That said, I happen to believe Kolko is guilty. I know who the victim’s father is - and he is beyond reproach.  I also firmly believe that Nechmya Weberman  is guilty. The evidence against him in court was overwhelming. When other victims came forward privately with the same modus operandi attributed to him as the victim who testified against him - that convinced me of his guilt. The same thing is true with other convicted or admitted sex abusers.  

But what I will not do is ignore the possibility of error, slight though it may be. Error even when there is an admission of guilt.

This does not mean that I have changed my views about reporting sex abuse directly to the police when there are Raglayim L’Davar - reasonable suspicions of it. I agree with those Poskim, like Rav Aharon Lichtenstein, who say that there is no such thing as Mesirah in a democratic country of just laws like ours.

For those who do believe that Mesirah does apply even here, it does not apply when lives are at stake. A sex abuser is considered a Rodef – someone who chases another person in order to kill him or do severe bodily harm. The idea of going to Rabbis first to determine whether a suspicion is ‘reasonable’ is a bad one. Deciding suspiciaons are reasonable  should not be in the hands of the untrained.

Especially when they are naturally inclined to disbelieve accusations made against people they see as exemplary Jews. This is often the case with abusers. In all other ways they are often fine people with good values that are constantly on display. But they are also sick people who cannot always control their unnatural desires and succumb to them when nobody is looking. They are ‘Jekylls and Hydes’. The rabbis only see Dr. Jekyll. They never see the Mr. Hyde. Thus making it impossible for them to believe accusations like that. They therefore err on the side of the accused!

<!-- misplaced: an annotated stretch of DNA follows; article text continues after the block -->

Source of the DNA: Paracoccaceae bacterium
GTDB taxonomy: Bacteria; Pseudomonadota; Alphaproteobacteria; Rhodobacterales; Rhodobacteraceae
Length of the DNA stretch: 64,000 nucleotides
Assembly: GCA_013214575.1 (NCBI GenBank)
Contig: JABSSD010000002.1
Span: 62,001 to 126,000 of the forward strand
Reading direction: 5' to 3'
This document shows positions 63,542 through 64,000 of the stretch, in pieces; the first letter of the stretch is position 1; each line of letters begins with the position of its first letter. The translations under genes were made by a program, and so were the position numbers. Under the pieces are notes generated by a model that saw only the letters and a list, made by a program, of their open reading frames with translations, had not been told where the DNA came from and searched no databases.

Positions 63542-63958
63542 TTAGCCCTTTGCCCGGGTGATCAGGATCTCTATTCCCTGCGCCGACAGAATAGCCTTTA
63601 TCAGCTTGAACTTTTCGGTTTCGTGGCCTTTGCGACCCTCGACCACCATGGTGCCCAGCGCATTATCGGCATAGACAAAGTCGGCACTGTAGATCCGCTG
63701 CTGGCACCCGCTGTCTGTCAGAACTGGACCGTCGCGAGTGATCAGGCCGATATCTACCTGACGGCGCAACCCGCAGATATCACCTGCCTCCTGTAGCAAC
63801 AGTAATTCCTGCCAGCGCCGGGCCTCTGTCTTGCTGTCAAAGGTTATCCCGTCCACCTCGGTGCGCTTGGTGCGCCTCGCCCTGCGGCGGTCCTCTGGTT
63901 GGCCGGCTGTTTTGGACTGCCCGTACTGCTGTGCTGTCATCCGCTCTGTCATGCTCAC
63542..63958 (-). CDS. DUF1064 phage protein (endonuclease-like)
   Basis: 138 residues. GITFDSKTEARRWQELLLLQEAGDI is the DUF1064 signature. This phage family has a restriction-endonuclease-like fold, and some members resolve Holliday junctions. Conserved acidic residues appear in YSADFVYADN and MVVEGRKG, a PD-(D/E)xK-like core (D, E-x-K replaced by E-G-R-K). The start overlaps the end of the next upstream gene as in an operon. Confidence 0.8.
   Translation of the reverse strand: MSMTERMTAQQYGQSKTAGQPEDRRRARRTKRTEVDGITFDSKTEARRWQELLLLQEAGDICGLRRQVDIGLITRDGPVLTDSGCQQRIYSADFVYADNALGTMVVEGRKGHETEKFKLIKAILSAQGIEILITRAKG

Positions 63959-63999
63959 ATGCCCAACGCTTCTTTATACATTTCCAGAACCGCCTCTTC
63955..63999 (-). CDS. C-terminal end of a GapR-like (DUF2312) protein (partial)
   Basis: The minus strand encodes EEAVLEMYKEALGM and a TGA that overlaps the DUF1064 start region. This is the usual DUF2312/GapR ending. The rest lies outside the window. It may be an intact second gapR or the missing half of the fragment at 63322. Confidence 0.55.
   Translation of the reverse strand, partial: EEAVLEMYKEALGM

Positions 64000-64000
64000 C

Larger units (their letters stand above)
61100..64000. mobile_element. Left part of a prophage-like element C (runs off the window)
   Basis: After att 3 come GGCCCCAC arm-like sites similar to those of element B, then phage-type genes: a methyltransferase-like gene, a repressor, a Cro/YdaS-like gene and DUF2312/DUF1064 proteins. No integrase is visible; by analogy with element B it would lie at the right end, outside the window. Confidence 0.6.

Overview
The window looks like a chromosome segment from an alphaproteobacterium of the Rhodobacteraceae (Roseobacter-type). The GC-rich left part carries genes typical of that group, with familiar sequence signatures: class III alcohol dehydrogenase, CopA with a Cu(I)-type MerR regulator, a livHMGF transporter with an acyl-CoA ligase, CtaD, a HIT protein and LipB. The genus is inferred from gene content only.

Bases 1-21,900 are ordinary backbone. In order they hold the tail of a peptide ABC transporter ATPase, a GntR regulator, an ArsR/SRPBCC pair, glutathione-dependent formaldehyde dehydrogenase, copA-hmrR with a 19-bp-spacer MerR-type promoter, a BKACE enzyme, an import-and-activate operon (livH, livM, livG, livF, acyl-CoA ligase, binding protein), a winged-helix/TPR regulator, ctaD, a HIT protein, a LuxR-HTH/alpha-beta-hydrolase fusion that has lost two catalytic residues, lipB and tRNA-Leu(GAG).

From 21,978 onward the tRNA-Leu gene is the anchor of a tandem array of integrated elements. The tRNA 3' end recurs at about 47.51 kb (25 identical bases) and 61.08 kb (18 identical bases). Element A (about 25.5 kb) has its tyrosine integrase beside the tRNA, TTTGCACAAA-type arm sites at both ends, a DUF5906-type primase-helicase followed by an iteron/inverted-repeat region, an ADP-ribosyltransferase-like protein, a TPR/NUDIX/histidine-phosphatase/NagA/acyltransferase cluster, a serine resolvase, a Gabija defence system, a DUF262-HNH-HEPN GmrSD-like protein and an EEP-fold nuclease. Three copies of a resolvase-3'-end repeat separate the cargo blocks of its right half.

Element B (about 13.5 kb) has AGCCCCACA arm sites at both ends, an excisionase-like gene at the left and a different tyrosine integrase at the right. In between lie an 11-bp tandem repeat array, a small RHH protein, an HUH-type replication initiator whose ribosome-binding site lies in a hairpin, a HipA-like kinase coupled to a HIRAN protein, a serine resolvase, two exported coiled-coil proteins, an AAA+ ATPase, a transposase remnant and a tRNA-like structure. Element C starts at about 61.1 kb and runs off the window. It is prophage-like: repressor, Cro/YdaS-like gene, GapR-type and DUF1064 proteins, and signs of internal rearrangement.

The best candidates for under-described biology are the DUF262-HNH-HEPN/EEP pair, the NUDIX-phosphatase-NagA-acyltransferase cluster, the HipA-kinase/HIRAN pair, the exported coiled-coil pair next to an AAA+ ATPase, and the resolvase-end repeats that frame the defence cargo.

The only way to determine whether an accusation is credible is to let people who are professionally trained to do it – do so. Hopefully the police have learned a lot since the days of Jesse Friedman and Virginia McMartin. I have to assume that they rely heavily on police psychologists who are specially trained in this area… for fear of hurting innocent people with false accusations.

What about the reputation of someone who is falsely accused? As the victims advocates say, statistics show that accusations of abuse rarely prove to be false. Especially with very young victims. It is therefore better to err on the side of the accuser rather than the accused.

But all that being said, an innocent man can still be accused. It has happened and it could happen again – even today. I think we have to acknowledge that fact. And make absolutely certain that any suspicions of abuse be very carefully scrutinized before reporting them to the police. Unless you catch somebody in the act which at the very least requires a reflexive call to 911, one has to consider all the consequences. One should be cautious and deliberate to make 100% certain that there are indeed reasonable suspicions before erring on the side of the accuser. That is the least we can learn from the case of Jesse Friedman.